5. section 2.4, par.2 a page reference for the searle 1992 is needed.

The page reference has been provided.

6. section 2.4, par.3 is doesn't strike us as appropriate to describe the objects of experience as the "`product' or `output' of consciousness". these objects, understood as phenomenal objects (and not as the things in the world to which those phenomenal entitites refer) are among the *components* of conscious experience -- *part of* consciousness, not something consciousness *produces* (unless lehar thinks of consciousness as a process that produces a bunch of conscious experiences).

This is a stylistic turn of phrase chosen to make a particular point. In this case the point is to emphasize the reversal of information flow between direct v.s. indirect perception. The word "output" was isolated in protective "quotation marks" to indicate that it should not be interpreted literally, but figuratively, or metaphorically.

7. section 3 lehar appears to accept chalmers' pessimistic analysis of the "hard" problem of consciousness. this is surely premature when there is a large literature that has responded to chalmers' diagnosis of the situation. some reference to this literature would be helpful. (note, the singular of qualia is "quale".)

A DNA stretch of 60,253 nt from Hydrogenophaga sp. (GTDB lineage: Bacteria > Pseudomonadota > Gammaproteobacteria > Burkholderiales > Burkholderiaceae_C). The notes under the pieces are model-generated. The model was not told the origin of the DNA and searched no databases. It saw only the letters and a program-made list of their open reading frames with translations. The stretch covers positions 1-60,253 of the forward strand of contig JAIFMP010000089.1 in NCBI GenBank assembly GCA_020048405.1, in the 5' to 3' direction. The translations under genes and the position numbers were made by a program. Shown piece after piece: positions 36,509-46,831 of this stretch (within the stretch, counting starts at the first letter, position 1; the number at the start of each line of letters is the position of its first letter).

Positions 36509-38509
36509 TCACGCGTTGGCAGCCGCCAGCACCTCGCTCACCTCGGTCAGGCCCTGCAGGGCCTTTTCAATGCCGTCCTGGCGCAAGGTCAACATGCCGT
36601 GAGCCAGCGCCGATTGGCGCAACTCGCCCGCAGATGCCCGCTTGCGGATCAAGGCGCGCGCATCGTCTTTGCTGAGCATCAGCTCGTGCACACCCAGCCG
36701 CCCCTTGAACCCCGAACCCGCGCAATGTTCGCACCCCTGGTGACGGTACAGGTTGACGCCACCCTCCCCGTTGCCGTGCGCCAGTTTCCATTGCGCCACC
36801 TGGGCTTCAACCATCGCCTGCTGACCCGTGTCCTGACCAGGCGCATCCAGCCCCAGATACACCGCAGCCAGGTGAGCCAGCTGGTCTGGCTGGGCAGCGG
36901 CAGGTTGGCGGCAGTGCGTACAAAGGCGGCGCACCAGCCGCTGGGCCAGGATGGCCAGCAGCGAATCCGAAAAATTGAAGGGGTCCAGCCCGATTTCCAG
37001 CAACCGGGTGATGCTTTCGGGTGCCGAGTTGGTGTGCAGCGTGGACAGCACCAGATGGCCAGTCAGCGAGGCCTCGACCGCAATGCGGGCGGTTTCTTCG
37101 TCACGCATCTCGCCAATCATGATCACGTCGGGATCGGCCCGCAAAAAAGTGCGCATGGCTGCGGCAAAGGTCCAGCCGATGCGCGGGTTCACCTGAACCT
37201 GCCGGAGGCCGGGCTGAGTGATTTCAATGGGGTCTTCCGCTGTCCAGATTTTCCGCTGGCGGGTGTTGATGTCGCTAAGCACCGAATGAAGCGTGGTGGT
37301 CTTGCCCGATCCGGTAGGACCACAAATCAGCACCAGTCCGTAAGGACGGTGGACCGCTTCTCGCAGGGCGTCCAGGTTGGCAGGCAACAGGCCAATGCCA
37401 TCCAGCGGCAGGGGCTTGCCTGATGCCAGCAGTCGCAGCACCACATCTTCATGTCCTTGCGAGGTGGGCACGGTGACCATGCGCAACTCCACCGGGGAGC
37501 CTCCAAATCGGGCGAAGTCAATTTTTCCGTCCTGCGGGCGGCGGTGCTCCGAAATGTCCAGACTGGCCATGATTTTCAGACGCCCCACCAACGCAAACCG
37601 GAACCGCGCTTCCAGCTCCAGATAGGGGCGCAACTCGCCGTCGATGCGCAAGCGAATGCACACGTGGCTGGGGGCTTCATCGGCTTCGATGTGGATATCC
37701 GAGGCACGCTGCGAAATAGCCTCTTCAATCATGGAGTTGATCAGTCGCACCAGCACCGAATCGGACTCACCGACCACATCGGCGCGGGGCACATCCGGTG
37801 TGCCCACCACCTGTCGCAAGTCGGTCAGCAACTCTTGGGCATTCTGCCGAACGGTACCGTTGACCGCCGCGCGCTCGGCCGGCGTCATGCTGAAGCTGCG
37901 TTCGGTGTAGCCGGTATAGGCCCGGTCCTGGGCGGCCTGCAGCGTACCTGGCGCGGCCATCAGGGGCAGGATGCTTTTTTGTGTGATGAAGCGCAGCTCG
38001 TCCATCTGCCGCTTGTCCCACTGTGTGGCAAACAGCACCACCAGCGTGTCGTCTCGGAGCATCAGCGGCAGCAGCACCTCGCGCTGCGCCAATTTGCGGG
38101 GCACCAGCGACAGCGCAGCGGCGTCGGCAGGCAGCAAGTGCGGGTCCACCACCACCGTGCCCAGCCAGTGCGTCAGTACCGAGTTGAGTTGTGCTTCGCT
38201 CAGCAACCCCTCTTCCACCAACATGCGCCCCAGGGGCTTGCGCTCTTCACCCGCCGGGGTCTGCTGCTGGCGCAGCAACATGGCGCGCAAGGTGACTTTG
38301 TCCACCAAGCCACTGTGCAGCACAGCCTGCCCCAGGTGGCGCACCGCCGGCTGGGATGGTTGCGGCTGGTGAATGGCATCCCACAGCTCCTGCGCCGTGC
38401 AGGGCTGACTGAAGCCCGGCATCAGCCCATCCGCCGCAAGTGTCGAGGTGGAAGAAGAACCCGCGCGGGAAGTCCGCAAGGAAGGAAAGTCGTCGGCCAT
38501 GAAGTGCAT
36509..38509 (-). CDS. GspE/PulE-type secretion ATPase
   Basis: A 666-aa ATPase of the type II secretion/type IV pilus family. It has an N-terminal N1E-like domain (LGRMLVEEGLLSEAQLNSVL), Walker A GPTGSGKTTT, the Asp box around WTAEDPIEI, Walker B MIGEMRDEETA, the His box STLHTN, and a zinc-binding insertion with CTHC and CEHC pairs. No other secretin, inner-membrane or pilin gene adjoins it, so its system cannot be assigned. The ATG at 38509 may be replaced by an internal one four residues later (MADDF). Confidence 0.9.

I am not aware of any paper that convincingly counters Chalmers' analysis, which in my view is both insightful and unimpeachable. Chalmers himself tells me that he has not heard any convincing counter-arguments. Furthermore, the reviewers themselves (O'Brien & Opie 1999 Section 5.4 "The Explanatory Gap") cite Chalmers to make the same essential point, without reference to the "large literature" supposedly refuting Chalmers' argument.

8. section 3, par.3 o'brien and opie's (1999) vehicle theory is a *connectionist* vehicle theory. thus, it aims to explain consciousness in terms of the vehicles of explicit representation as these are understood by connectionists. lehar gives the impression that this approach commits one to a naive first-order resemblance account of mental representation (a square shape in the world represented by a "square shaped region of activation in the brain"). no such commitment attaches to a vehicle theory. see the author's reply in the same issue.